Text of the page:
Happy New Year!
2021 promises to be a big year as the Melbourne market looks to put the year of COVID19 behind it.
But whilst 2020 had its obvious frustrations, particularly those looking to find their dream property and those holding off selling due to the unfavourable conditions, 2021 might just provide the perfect storm for a both sides of the buying and selling coin.
Some buyers will have used the extra time to save up larger deposits, particularly if they were able to maintain stable employment and found a reduction in other expenses, such as eating out and reducing debt, particularly credit card debt.
On the flip side, potential vendors an their agents may now be thinking about timing their sales to ensure they are not part of a flood of stock on the market.
There are plenty of reasons to be excited about participating in the property market in 2021, but before you jump in, here are five things (three for purchasers and two for vendors) you should consider before diving in.
Advice for vendors selling property in 2021
1. Ensure you conduct new searches and update your Section 32 before sending out a contract of sale
It might be true for many vendors that contracts of sale and section 32s (AKA Vendor’s Statements) were drawn up as part of a plan to sell in 2020.
Whilst it is tempting to use the contracts you previously obtained, it is always recommended that all relevant searches are conducted, and a fresh Vendor’s Statement is produced for attachment to the Contract of Sale.
For example, if the property you are selling is part of an Owners Corporation (formerly known as Body Corporate), annual fees may have changed as a result of the Annual General Meeting, or a special levy may have been raised by the committee.
These all need to be disclosed in the Vendor’s Statement and may be missed if a new Owners Corporation Certificate is not requested.
The same is true of council rates and other potential outgoings on the property which may have changed.
2. Ensure you review special conditions, particularly around finance
Aside from the need to update the Section 32 of any contract that was prepared in advance of a sale that did not go ahead, it is advised that any special conditions in the contact be reviewed.
If your circumstances have changed and you require a shorter settlement, or if you have new requirements around whether or not the sale can be made subject to finance, for example, then it’s important a new Contract of Sale is drawn up to reflect these changes.
Whilst this does generate extra expense, it is a small price to pay to ensure you and your rights are protected before proceeding with any sale.
Advice for purchasers buying property in 2021
3. Build a team of experienced professionals
Buying property is a big deal.
Whether its your first or your 10th, you should always seek the guidance of trusted professionals when purchasing property.
This isn’t a shameless plug for conveyancers, either.
It takes a team of experienced professionals to truly make the dream work.
You should consider having the following on your “property team”:
- A trusted and reliable mortgage broker
- An experienced accountant
- A buyers advocate who understands the market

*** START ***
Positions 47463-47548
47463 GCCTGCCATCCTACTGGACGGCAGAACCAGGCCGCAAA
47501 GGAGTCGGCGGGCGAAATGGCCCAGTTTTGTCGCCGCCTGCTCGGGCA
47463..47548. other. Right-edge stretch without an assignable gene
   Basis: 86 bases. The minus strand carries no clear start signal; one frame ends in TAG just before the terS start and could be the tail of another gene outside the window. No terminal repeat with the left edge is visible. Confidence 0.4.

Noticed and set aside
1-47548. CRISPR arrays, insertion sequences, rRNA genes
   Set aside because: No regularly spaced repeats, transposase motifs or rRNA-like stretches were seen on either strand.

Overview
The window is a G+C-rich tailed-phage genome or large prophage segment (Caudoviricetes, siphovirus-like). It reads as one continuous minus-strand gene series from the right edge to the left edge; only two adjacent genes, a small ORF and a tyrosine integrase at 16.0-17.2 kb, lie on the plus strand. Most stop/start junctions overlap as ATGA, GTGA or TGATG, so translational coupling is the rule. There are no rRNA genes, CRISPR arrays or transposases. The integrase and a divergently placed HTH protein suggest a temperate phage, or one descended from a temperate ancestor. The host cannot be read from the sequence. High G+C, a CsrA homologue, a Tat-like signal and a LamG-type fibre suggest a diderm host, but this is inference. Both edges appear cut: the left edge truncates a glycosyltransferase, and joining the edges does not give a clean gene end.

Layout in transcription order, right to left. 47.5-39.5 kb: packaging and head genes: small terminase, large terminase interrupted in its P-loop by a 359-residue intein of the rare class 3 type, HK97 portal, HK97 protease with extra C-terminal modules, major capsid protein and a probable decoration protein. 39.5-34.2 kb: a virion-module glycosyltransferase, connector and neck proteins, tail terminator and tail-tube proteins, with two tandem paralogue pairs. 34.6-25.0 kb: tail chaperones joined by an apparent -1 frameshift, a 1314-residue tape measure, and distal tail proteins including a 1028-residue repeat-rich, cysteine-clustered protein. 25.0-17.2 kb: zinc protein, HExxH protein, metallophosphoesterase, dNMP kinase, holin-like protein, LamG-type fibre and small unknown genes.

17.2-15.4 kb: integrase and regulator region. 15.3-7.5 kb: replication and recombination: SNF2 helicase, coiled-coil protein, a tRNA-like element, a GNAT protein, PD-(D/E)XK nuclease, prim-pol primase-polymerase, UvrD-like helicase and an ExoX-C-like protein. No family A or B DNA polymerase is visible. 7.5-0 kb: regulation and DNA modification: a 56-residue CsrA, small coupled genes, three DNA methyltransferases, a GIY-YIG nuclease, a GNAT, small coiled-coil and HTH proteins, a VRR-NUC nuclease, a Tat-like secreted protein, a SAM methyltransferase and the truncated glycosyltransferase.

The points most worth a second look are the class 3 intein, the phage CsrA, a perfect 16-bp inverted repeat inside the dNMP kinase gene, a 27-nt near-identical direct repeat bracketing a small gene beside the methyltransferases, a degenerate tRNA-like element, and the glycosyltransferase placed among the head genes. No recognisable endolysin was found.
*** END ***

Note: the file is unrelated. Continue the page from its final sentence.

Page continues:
- An expert conveyancer
4. Check when the contract was drafted
Just as it is advised that vendors should update their Vendor Statements and Contracts of Sales, it is equally important that potential purchasers do not make assumptions about the Contract of Sale and its contents.
Check the Vendor’s Statement (Section 32) to see when the searches were conducted and make sure they are up to date.
If they are not seek advice immediately.
5. Pre-purchase review
This ensures you have a complete understanding of the contents of the contract BEFORE you sign, but also helps to ensure you have clarity on what is possible with the property.
For example, if you are looking at a property as a potential development project, you need to ensure there are no covenants stopping you from knocking down the house and building two or more units.
It is important that when you engage a conveyancer in Melbourne to conduct a pre-purchase review of the contract you tell that conveyancer what you plan to do with the property.
Are you hoping to build an extension? A deck? Install a pool?
Any of these sorts of works might be prohibited if there are restrictions on the title to the property.
If you’re looking at these sorts of works, a pre-purchase review is the first step to ensuring you will be able to do what you want to do with the property. If a pre-purchase review does not answer all the questions you have, then you may be referred to another expert, such as a town planner or land surveyor for example.
Other common things to look out for pre-purchase include:
- unfair special conditions and default clauses
- correct completion of the particulars of sale
- finance condition
- settlement terms
- vacant possession v subject to lease
- outgoings including land tax
- special levies
- building permits, final approvals, and warranty insurance
- owners corporation
- title encumbrances
- works in surrounding areas
Tick Box Conveyancing’s pre-purchase contract reviews can shine a light on these issues and provide you with a plain-English report on what to consider and what steps to take next.
In the process of negotiating for the purchase of any property, Tick Box can represent you in seeking alterations to the proposed contract or any of the conditions contained within it.
Even if you do not require conveyancing services straight away, we may be able to help with a referral to one of our trusted partners.